JET BLUES Aviation is the world's fastest-growing source of greenhouse-gas emissions, and U.S. carriers produce almost half the world's aircraft exhaust, according to Greener by Design, a group formed by the United Kingdom's civil aviation community. Five states and three environmental groups want the EPA to do something about it, and they've filed petitions demanding that the agency regulate carbon dioxide emissions from planes. "This is a battering ram," says California attorney general Jerry Brown, who led the effort. "We have to keep pounding on the White House door until they finally wake up."
The driest regions of the United States stick out like angry bruises on maps prepared by the U.S. Drought Monitor, a project of the U.S. Department of Agriculture and the National Oceanic and Atmospheric Administration (NOAA).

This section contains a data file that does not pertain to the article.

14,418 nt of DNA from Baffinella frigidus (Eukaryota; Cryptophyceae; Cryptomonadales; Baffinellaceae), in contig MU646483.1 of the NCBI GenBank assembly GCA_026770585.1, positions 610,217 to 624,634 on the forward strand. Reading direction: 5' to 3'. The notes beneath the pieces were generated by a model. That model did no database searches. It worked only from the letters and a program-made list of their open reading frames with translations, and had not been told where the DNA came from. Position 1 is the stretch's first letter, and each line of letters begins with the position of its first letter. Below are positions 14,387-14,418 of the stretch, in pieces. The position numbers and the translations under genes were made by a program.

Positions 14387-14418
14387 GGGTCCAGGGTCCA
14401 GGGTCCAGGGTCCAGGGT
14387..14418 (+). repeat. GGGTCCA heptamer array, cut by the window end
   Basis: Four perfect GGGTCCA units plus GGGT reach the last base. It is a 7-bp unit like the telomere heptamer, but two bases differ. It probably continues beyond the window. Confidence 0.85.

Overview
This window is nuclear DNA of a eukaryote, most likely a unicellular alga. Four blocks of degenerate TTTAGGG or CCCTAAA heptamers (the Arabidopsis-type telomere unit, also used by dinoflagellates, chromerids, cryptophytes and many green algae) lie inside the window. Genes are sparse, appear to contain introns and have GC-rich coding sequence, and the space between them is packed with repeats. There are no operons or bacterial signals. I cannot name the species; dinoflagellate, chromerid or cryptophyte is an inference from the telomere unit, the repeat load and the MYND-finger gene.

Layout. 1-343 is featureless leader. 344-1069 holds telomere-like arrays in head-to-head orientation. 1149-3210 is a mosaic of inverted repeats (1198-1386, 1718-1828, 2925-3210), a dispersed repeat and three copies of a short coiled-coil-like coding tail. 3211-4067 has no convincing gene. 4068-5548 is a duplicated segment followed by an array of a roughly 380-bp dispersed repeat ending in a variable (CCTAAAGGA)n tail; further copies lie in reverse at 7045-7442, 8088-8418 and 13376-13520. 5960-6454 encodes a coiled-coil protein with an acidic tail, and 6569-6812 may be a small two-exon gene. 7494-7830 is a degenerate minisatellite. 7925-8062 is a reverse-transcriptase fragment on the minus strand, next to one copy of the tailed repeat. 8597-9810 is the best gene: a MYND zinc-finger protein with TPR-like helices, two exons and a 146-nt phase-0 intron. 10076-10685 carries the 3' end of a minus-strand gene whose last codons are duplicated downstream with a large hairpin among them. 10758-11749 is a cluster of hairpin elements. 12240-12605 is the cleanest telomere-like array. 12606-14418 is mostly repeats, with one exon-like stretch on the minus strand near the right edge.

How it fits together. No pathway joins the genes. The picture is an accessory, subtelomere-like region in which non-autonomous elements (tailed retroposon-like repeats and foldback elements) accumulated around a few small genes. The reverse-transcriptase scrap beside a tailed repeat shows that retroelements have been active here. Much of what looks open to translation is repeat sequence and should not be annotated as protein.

The Southwest (eight years into drought) and the Southeast (facing the driest conditions in more than a century) have garnered media attention, but nearly half the continental United States is suffering from moderate to extreme drought, according to the NOAA's National Climate Data Center. At press time, the agency was expecting 2007 to go on the books as the fifth-warmest year on record.
Explosive growth in the Sun Belt has worsened drought's effects, with the normally rainy Southeast caught particularly flat-footed. Regional water-conservation plans conceived after a drought that ended in 2002 have, for the most part, not been implemented. Historically, the arid Southwest has tended to its water issues. But a 2007 study by researchers at Columbia and Princeton Universities warns that the region's drought, which is attributable to global warming, may last at least through the rest of this century. —Reed McManus
Source: National Drought Mitigation center/USDA/NOAA
Headway on Headwaters